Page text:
No coach at any level ranging from youth to professional ever wants to admit that he failed. However, in order to grow and get better I feel it is necessary. Over the past number of years at Notre Dame High School we have created a reputation of producing throwers year in and year out regardless of the talent we have inherited. It is our expectation that multiple shot putters will make the CIF finals, some will move onto Masters meet, and at least one will qualify for the state meet. And we meet that expectation. Recently we have had four years with at least four throwers over 50’10” in the same season. One season we even had six throwers over that mark. On the woman’s side we have had two girls over 49 feet in the shot as recently as two years ago. We have also had as many of 4 of the top 9 in the CIF finals and 3 of the top 12 in the Masters meet.
The Goal: 65 feet in 2017
This year I had a special individual returning. Kylan Wilborn who had thrown 62’11.75″ his junior year. Having an elite thrower like this was different for me. I’ve had multiple guys over 58 or 59 feet, but in my mind 62 feet is a different level. So I pondered awhile on what to do with him the 2017 season. Should we stay with the traditional system that has worked so well in the past 2 years? Or should we move to the system I am known for using: the Dr. Bondarchuk system? Nearly all of my top single-event athletes in prior years have moved to the Bondarchuk system in their senior year with great success. After much internal debate I decided to stay with the traditional system because, as they say, “if it ain’t broke don’t fix it.”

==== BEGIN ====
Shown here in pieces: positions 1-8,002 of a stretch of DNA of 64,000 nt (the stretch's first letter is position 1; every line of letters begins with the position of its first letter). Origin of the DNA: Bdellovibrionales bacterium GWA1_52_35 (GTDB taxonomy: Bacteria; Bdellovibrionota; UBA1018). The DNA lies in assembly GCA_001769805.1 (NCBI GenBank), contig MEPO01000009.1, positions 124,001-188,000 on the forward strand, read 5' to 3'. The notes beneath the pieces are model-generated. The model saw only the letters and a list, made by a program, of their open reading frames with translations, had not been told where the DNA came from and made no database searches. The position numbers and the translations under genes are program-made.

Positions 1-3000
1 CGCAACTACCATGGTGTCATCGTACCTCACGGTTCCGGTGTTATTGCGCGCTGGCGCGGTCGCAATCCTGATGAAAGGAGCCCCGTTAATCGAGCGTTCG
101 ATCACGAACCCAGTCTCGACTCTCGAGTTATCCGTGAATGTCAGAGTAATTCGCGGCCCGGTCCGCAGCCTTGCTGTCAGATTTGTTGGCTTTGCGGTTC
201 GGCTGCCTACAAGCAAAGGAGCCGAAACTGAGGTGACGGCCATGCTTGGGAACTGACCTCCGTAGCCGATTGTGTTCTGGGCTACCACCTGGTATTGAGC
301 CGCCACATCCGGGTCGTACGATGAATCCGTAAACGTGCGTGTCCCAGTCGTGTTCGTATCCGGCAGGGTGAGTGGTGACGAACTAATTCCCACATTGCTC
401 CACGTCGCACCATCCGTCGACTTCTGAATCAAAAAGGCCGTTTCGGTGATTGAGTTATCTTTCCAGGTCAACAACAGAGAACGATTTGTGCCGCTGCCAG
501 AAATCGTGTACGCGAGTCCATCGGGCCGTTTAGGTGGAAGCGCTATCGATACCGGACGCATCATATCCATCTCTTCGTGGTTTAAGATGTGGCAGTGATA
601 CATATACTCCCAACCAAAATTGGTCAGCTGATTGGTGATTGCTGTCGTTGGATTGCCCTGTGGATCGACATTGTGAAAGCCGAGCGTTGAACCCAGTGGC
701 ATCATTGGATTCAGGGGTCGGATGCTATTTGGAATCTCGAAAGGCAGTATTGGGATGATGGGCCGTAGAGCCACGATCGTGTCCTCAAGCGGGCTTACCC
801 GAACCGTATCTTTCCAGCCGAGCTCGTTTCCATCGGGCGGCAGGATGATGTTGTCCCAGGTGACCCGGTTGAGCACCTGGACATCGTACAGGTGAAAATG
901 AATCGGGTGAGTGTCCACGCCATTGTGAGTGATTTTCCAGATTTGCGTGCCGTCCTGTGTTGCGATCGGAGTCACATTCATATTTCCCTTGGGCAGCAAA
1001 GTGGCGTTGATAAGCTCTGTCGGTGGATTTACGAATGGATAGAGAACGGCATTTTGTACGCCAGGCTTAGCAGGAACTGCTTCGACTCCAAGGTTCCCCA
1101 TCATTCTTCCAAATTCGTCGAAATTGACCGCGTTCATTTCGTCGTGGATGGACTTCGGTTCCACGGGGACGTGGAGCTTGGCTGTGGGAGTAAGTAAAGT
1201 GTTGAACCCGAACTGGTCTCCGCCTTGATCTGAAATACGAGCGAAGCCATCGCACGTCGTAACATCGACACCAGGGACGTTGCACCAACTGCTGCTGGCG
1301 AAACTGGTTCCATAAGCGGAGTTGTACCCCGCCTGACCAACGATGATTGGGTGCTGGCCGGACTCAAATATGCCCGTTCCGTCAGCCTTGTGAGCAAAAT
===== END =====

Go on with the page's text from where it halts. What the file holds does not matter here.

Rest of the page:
I must admit I felt a bit of pressure to get Kylan to the 65 foot range and if improvement at the same rate as prior seasons 65 feet should not have been a problem. But much to my surprise the entire season felt like a struggle. I kept banking on the fact that his average results throughout the season were higher at than at the same time in 2016. As the season neared an end I did my best not to panic (or show panic) when no PB materialized as the unloading and peaking process could still bring us on track. Later in the season there was even one big sign of hope: at our dual meet against Chaminade Kylan threw 18 inches up a fence placed at roughly 60 feet. We were never able to get an accurate mark, but we knew the throw was surely over 61 feet. Unfortunately when talking about distance that was the pinnacle of the season.